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There's not too much deep information about them on the web.

How are they implemented and how they work under the hood? I'd like to know that they cause any performance overhead or not, especially in the case of multiple subroutines to decide what's the best practice to create different versions of shaders: subroutines or separate shaders.

Any info or advice?

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  • \$\begingroup\$ I can't link the reference, but by my experience its as if all of them were inlined. \$\endgroup\$
    – akaltar
    Commented Jul 17, 2013 at 18:53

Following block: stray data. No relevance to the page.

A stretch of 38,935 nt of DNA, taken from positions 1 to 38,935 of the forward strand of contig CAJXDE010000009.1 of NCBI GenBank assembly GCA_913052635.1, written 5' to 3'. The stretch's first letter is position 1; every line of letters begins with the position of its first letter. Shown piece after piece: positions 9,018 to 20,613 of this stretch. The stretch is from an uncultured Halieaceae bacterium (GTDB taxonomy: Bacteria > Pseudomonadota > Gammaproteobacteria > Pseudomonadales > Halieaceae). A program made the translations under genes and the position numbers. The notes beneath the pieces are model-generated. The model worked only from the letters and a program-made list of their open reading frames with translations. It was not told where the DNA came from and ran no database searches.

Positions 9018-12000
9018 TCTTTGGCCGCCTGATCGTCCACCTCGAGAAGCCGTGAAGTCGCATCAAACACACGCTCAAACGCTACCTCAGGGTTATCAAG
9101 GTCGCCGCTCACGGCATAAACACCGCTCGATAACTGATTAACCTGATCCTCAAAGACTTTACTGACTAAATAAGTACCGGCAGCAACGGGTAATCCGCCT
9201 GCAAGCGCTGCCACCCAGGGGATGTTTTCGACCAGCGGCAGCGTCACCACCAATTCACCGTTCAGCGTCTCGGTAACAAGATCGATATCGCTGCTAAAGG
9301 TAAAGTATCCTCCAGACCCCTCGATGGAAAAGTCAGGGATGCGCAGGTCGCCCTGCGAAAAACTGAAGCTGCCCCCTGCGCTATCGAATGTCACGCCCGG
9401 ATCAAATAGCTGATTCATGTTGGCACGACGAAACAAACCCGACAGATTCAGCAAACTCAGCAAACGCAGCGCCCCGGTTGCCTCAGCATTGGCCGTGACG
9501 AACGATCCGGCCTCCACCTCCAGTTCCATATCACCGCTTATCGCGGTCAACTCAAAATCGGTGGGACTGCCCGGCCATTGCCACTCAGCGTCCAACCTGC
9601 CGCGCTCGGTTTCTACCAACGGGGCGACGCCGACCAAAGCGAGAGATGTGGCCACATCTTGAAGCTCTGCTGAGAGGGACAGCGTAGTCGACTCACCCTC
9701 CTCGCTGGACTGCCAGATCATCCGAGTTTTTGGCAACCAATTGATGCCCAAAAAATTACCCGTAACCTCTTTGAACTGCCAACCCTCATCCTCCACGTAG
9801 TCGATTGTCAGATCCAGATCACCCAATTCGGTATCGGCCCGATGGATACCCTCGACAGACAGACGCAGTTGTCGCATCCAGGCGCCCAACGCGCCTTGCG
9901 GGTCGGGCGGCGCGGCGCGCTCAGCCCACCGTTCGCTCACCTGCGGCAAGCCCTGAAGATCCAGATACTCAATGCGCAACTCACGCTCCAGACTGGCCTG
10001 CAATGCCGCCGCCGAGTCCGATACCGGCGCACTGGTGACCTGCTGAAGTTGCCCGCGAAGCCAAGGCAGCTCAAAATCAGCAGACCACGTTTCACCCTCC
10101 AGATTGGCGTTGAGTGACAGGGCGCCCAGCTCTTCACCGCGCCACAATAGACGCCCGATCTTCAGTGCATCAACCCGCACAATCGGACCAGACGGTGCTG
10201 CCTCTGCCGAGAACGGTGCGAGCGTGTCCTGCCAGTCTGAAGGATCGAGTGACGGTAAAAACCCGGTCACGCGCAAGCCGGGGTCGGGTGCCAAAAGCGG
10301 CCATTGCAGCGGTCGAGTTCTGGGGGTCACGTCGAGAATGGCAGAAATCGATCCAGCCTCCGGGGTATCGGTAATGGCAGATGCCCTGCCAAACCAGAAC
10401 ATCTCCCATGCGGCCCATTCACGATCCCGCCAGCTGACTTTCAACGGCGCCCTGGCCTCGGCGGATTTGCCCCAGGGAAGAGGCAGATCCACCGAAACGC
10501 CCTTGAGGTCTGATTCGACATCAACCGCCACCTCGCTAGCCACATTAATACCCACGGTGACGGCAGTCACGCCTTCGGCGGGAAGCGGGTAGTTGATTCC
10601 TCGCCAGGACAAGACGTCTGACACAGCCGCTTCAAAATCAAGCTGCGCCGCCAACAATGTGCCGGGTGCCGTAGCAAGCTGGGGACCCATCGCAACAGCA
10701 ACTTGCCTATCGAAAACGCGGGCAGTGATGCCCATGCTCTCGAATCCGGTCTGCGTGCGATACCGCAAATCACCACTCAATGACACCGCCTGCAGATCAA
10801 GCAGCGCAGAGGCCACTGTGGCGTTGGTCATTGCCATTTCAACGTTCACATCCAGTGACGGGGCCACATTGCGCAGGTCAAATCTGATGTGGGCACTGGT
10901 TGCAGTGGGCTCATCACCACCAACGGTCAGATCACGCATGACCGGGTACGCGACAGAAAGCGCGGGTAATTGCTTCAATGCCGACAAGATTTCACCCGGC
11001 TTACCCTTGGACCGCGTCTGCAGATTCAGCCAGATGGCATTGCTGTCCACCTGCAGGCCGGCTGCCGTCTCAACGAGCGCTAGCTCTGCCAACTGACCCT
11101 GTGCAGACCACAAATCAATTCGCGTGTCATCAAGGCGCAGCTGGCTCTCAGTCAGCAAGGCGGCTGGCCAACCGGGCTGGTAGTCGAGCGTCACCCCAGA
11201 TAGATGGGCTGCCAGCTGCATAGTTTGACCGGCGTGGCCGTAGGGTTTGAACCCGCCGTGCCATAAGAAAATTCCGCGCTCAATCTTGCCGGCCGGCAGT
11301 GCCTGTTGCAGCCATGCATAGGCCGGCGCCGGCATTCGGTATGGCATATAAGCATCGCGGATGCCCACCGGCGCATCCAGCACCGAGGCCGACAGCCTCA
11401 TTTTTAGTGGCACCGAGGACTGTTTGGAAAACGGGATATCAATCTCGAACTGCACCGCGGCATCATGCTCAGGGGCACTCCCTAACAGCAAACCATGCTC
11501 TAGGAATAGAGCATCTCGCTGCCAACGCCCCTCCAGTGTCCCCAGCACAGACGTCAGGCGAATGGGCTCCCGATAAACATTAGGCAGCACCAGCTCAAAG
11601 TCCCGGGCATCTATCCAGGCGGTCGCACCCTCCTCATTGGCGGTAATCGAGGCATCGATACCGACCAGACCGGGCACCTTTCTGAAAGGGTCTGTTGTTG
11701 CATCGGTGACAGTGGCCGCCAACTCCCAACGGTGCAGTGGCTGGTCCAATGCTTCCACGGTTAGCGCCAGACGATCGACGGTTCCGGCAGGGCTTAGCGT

• \$\begingroup\$ Don't you mean functions? They are inlined indeed. GLSL subroutines are a different concept. \$\endgroup\$
    – plasmacel
    Commented Jul 17, 2013 at 19:02
  • \$\begingroup\$ GLSL subroutines are like function pointers in C++. You can change the functionality of shaders from the host application without to recompile them. \$\endgroup\$
    – plasmacel
    Commented Jul 17, 2013 at 19:09
  • \$\begingroup\$ They're equivalent functionality to HLSL Shader Model 5.0 Interfaces, for which there is slightly more information available. Might help you find what you're looking for. In general, though, just profile and find out; whether they're super slow might depend on your target driver, hardware, etc. \$\endgroup\$ Commented Jul 18, 2013 at 1:07
  • \$\begingroup\$ Sorry, I indeed mixed up subroutines and functions. \$\endgroup\$
    – akaltar
    Commented Jul 18, 2013 at 9:56

1 Answer 1

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Meanwhile I get a nice detailed answer from the OpenGL Forum here.

I think it will be useful for others too.

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